“We can laminate glass today and it can be put in the opening tomorrow without having to be concerned about performance,” Yates says. “If you wet apply it, it could be months in some cases before the product is 100 percent ready to perform at 100 percent of its potential.”

Though Yates had the technical know-how to develop a machine and process for his big idea, the effort would also require an immense amount of capital—something he didn’t have at the time.

“Just like anything else, once I put my mind to it, I just do whatever it takes to get it done,” he says. So he did a little research and discovered that the Canadian National Research Council often subsidizes new business ventures. Armed with resume, idea and a solid business plan, he approached the council with his idea, requesting assistance for the cost of research and development. It saw fit to fund Yates’ effort, and soon thereafter he began developing what would prove to be a profitable avenue for his business.


“You can either circle the drain and go through it, or you can do your best to climb out.
And if you create a positive attitude about a negative issue, that will help you deal with it.”
—Peter Yates, owner, Window Film Systems in London, Ontario, Canada



Sweet Success
“We’ve been dry laminating for ten to 15 years now,” Yates explains. “I would say 90 percent of what we do is for glass manufacturers. It is done in a clean room, so the resulting application of film is impeccable. The quality is ideal and we’re able to do 1,100 linear feet in an hour.”

In Yates newly-designed, 40-foot dry laminating line, lites of glass pass through a transport system and into a glass washer. From there, they are passed into an inspection station and later to a dry laminating area where pressure sensitive films are applied in a vertical fashion.

“There are other companies out there that dry laminate,” Yates says. “But almost anyone who has done dry laminating has done it on a horizontal machine. And, in the film business as we all know, trying to apply film to a piece of glass lying flat on a table top means huge amounts of contamination. So the machine that we developed here is a vertical machine.”

The entire facility spans 7,000 square feet. The laminator Yates converted and uses is approximately 40-years old and once was owned and operated by a film manufacturer. End products are used in overhead glazing, safety and security, and anti-graffiti applications.

Today, Yates’ company services approximately 75 to 80 dealers and features around an 80/20 split between flat glass and automotive—this time with the larger portion representing flat glass. And he already has plans for future climbing adventures.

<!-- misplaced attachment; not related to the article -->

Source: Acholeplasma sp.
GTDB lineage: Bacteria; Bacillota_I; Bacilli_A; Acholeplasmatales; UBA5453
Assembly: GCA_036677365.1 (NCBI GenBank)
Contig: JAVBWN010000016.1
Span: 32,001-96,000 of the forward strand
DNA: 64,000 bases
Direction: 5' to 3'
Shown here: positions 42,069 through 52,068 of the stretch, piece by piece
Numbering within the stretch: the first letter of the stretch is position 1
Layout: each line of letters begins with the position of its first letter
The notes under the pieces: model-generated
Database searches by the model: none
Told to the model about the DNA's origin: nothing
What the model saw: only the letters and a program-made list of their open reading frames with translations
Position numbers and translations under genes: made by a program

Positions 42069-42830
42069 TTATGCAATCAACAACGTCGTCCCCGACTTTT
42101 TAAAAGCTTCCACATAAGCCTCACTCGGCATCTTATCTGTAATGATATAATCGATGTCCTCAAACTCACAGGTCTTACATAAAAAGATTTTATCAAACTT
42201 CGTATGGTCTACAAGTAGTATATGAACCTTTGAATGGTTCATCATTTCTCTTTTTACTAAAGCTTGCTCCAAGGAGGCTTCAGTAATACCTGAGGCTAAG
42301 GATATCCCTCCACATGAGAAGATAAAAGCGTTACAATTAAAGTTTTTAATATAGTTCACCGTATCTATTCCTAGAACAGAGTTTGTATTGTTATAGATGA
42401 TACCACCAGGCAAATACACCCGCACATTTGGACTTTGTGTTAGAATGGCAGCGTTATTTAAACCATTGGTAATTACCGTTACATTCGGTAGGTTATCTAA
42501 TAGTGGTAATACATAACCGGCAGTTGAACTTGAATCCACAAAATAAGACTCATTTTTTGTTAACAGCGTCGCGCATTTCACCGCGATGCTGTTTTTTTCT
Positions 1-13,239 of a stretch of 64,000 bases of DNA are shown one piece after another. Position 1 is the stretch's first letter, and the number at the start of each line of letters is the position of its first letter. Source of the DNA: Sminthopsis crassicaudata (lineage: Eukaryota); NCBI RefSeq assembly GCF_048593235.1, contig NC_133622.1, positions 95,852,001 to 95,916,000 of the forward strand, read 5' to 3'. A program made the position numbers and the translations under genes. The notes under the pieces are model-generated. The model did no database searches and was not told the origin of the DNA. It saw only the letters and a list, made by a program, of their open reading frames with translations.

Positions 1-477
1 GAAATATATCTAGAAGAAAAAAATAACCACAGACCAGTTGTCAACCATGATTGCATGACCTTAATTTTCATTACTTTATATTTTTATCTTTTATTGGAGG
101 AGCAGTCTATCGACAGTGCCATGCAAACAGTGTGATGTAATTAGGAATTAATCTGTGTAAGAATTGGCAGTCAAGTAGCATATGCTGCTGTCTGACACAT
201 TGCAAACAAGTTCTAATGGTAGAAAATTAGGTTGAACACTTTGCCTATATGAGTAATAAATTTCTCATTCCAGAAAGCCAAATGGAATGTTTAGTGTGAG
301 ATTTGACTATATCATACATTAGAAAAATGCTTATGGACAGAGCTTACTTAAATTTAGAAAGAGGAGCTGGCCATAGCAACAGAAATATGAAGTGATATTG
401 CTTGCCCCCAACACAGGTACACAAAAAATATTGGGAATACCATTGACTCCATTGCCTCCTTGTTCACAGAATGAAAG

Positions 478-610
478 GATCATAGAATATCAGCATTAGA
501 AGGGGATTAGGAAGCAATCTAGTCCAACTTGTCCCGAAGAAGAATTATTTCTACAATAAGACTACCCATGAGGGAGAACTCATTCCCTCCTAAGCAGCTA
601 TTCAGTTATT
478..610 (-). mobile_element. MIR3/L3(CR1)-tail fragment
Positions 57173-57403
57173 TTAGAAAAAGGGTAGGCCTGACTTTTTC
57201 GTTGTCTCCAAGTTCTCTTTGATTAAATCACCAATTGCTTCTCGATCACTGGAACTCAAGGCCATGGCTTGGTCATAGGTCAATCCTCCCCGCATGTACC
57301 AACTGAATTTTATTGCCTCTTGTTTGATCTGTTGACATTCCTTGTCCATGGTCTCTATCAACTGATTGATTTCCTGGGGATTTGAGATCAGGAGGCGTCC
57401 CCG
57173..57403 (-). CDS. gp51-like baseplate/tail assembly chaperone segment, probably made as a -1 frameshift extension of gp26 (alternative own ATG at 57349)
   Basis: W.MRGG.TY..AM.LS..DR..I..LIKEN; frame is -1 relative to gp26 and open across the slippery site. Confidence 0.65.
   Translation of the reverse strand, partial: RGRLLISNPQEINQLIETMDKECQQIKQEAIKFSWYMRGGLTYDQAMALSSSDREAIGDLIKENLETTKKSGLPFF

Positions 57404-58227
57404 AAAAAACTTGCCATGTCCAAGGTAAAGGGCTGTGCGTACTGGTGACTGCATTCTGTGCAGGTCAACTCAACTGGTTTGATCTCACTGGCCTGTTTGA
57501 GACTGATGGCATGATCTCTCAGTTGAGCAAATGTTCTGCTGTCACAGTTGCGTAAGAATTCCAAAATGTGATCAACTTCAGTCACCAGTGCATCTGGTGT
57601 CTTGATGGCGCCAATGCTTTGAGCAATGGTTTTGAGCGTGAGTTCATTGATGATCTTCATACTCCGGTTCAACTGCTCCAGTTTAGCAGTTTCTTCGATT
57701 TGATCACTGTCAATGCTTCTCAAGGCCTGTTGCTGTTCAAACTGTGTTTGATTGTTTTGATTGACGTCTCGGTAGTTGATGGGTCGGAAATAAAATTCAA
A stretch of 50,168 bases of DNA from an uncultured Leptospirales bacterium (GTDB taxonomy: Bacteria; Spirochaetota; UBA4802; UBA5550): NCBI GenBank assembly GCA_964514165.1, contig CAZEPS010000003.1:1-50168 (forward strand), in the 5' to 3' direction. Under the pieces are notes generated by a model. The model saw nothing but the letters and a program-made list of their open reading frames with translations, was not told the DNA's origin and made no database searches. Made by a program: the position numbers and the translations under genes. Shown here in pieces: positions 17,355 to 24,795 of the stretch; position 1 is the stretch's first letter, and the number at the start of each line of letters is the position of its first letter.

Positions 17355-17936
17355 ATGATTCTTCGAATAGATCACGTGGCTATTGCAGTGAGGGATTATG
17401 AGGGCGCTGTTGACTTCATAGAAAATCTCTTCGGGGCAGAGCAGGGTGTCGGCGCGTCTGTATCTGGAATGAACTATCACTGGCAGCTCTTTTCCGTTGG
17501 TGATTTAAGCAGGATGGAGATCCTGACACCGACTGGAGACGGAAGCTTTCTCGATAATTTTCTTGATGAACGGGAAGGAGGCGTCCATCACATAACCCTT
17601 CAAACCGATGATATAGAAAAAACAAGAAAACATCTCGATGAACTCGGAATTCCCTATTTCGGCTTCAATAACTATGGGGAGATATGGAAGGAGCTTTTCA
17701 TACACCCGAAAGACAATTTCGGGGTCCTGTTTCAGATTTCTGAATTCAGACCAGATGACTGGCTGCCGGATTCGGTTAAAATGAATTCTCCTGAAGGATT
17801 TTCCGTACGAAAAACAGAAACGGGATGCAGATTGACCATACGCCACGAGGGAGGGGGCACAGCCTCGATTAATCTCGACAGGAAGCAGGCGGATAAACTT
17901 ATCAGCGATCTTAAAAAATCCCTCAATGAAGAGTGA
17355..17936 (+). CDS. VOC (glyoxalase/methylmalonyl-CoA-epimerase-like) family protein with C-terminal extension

“It would be nice to summit the [world’s highest] seven,” he says.

With his current staff, Yates says he can pack up and head out at anytime.

“Because my staff [people] are absolutely the best of the best, I can walk away from this place at any time,” he says. “When I was in Africa, I was out of touch with the office for three weeks and I had no fear whatsoever about what was going on. I came back to find that I didn’t really need to be here,” he adds, laughing.

Daphne Buono is Yates’ right hand woman and general manager. She has been with him for ten years now. “She runs the show,” he says. “She’s the general manager, but she literally runs this place.”

To support his company’s dealer base, Yates recruited the help of two brothers. “I also have the ‘Sunderland Group,’” he calls them. “I have two brothers who are both in sales. B.J. [Sunderland] is my dealer development person and Josh [Sunderland] is my commercial sales representative. Their goal is to take my seat [some day], so they’re an integral part of the company. But everyone is really—everyone from our installation guys to the top raft.”

A key difference in Yates’ business adventures and his journey to the top of Mt. Kilimanjaro is that one has a distinct summit. He says the sight of Kilimanjaro’s highest peak inspired a euphoric feeling long before he trudged the final few miles up to it. By the last portion of the climb, his torn calf muscle was a distant memory, drowned out by one of the world’s greatest accomplishments and views—a view he’s willing to share with anyone who follows the message he once wrote on an eight- by eight-foot whiteboard:

“Crisis creates opportunity.” wf


Drew Vass is the editor of Window Film magazine.